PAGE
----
Top of pagePrevious messageNext messageBottom of page Link to this message

Gary Fry (Gary_fry)
Username: Gary_fry

Registered: 03-2008
Posted From: 86.23.15.37
Posted on Monday, July 12, 2010 - 04:43 pm:   

>>>The man was like a lost soul devoid of motivation and of no further threat to anyone

So - and be honest - if you'd chanced upon him while out on a stroll, would you have approached him?
Top of pagePrevious messageNext messageBottom of page Link to this message

Zed (Gary_mc)
Username: Gary_mc

Registered: 03-2008
Posted From: 195.166.117.210
Posted on Monday, July 12, 2010 - 04:45 pm:   

heavily armed and roaming free for a whole week without harming anyone else

But he did rob a chip shop at gunpoint and then threatened to start killing members of the general public, but only after declaring war on the Northumbria Police Force.
Top of pagePrevious messageNext messageBottom of page Link to this message

Stevie Walsh (Stephenw)
Username: Stephenw

Registered: 03-2009
Posted From: 82.17.252.126
Posted on Monday, July 12, 2010 - 04:55 pm:   

I'd have been as scared stiff of the bloke as anyone else, and rightly so, but the police should have made a better job of talking him down - his family should have had a chance to reason with him as the rage that drove him and the urge to kill had obviously long gone by that stage. Basic psychology should have told them that, they are supposed to be the experts after all!
Top of pagePrevious messageNext messageBottom of page Link to this message

Zed (Gary_mc)
Username: Gary_mc

Registered: 03-2008
Posted From: 195.166.117.210
Posted on Monday, July 12, 2010 - 04:57 pm:   

It wasn't a film, Steve - the police wouldn't have put members of the public in danger by wheeling them out to "reason" with a gun-toting psycho who'd already killed. Imagine the public reaction if they had, and he'd shot one of them...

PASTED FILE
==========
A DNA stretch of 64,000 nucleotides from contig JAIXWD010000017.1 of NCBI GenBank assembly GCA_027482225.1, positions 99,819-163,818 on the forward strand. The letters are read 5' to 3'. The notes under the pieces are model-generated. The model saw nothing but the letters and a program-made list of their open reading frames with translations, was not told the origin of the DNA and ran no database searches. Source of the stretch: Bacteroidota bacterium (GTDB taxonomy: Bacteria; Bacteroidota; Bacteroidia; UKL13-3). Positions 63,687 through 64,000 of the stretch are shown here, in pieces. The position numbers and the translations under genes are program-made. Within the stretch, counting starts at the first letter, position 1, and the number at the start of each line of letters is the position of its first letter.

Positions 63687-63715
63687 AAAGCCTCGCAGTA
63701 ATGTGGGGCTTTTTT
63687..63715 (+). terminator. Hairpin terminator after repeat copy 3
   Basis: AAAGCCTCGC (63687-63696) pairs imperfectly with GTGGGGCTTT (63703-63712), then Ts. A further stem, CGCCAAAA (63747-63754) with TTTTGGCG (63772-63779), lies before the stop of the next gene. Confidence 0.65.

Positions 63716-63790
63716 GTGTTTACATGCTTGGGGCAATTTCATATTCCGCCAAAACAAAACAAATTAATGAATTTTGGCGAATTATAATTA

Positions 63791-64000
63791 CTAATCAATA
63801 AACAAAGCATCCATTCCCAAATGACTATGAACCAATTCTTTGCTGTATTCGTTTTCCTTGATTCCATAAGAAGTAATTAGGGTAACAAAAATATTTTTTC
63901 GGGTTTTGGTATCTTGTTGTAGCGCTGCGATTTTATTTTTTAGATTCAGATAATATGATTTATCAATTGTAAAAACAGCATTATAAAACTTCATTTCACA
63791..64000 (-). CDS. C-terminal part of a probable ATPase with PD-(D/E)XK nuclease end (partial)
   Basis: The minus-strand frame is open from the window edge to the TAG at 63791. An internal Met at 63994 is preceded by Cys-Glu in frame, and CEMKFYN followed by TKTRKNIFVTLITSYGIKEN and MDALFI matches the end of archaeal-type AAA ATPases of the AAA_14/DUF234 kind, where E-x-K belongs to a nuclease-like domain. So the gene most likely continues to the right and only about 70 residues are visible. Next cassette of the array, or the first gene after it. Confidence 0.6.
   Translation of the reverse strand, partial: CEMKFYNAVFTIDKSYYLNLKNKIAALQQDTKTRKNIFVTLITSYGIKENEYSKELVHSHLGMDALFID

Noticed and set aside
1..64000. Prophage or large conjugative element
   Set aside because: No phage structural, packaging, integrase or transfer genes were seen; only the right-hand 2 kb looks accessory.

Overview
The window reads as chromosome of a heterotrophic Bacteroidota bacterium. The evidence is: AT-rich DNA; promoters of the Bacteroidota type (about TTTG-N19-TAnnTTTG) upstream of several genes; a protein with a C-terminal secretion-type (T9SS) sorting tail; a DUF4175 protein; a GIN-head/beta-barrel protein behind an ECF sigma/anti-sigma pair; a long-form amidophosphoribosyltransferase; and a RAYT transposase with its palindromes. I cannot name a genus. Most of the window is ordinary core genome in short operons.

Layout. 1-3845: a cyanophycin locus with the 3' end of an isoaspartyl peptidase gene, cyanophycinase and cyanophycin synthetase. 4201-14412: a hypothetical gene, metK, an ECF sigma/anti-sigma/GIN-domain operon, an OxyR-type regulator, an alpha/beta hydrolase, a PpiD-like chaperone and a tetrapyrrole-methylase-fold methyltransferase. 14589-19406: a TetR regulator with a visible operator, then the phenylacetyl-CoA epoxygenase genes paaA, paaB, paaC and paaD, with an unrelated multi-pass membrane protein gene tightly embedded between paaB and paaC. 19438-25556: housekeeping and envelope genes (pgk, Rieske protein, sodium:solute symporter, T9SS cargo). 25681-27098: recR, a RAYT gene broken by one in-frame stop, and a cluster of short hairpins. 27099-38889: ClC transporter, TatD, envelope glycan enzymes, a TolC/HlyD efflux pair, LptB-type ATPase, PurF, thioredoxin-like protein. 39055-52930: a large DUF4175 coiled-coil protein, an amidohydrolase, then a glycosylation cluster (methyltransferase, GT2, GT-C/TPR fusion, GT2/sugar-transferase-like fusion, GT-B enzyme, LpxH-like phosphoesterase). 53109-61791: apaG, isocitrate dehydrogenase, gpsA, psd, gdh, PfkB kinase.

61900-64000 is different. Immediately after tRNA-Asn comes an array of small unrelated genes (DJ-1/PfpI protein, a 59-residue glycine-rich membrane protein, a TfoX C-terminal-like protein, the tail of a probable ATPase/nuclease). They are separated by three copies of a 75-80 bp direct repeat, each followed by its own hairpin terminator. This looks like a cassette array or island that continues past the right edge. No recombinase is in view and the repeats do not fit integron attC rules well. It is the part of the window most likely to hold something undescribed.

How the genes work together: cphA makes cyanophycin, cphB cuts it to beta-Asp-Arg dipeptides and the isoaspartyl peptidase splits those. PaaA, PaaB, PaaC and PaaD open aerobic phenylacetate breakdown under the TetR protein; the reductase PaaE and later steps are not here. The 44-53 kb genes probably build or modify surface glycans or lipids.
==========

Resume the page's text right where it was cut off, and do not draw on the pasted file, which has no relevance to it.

Top of pagePrevious messageNext messageBottom of page Link to this message

Tony (Tony)
Username: Tony

Registered: 03-2008
Posted From: 81.131.109.71
Posted on Monday, July 12, 2010 - 05:00 pm:   

He expressed remorse in his letters, didn't he? I thought he did.
I think it's obvious here that we are all very closed minded, even me perhaps, probably. I feel sorry for this guy because I've felt blind anger and rejection, so it's probable I'll feel that way. Other people feel different. Is this the point where we just realise we have to stop talking about it? It's just brick walls talking.
Like I said, I know my own mind, you know yours. We all choose our roles and stick to them.
Top of pagePrevious messageNext messageBottom of page Link to this message

Weber (Weber_gregston)
Username: Weber_gregston

Registered: 03-2008
Posted From: 194.176.105.55
Posted on Monday, July 12, 2010 - 05:01 pm:   

According to at least one paper they did send his best friend over to try try to talk to him.
Top of pagePrevious messageNext messageBottom of page Link to this message

Tony (Tony)
Username: Tony

Registered: 03-2008
Posted From: 81.131.109.71
Posted on Monday, July 12, 2010 - 05:02 pm:   

The best friend said they didn't let him through.
Top of pagePrevious messageNext messageBottom of page Link to this message

Stevie Walsh (Stephenw)
Username: Stephenw

Registered: 03-2009
Posted From: 82.17.252.126
Posted on Monday, July 12, 2010 - 05:38 pm:   

It would have been worth a try even from a distance by loudhailer or something. I just get the impression the police botched every step of this case right up to the final moments... and two people are dead as a result.

Moat should never have been released in the first place given the threats he was issuing to all and sundry. The police and prison authorities are to blame for the whole sorry mess imo.
Top of pagePrevious messageNext messageBottom of page Link to this message

Zed (Gary_mc)
Username: Gary_mc

Registered: 03-2008
Posted From: 195.166.117.210
Posted on Monday, July 12, 2010 - 05:51 pm: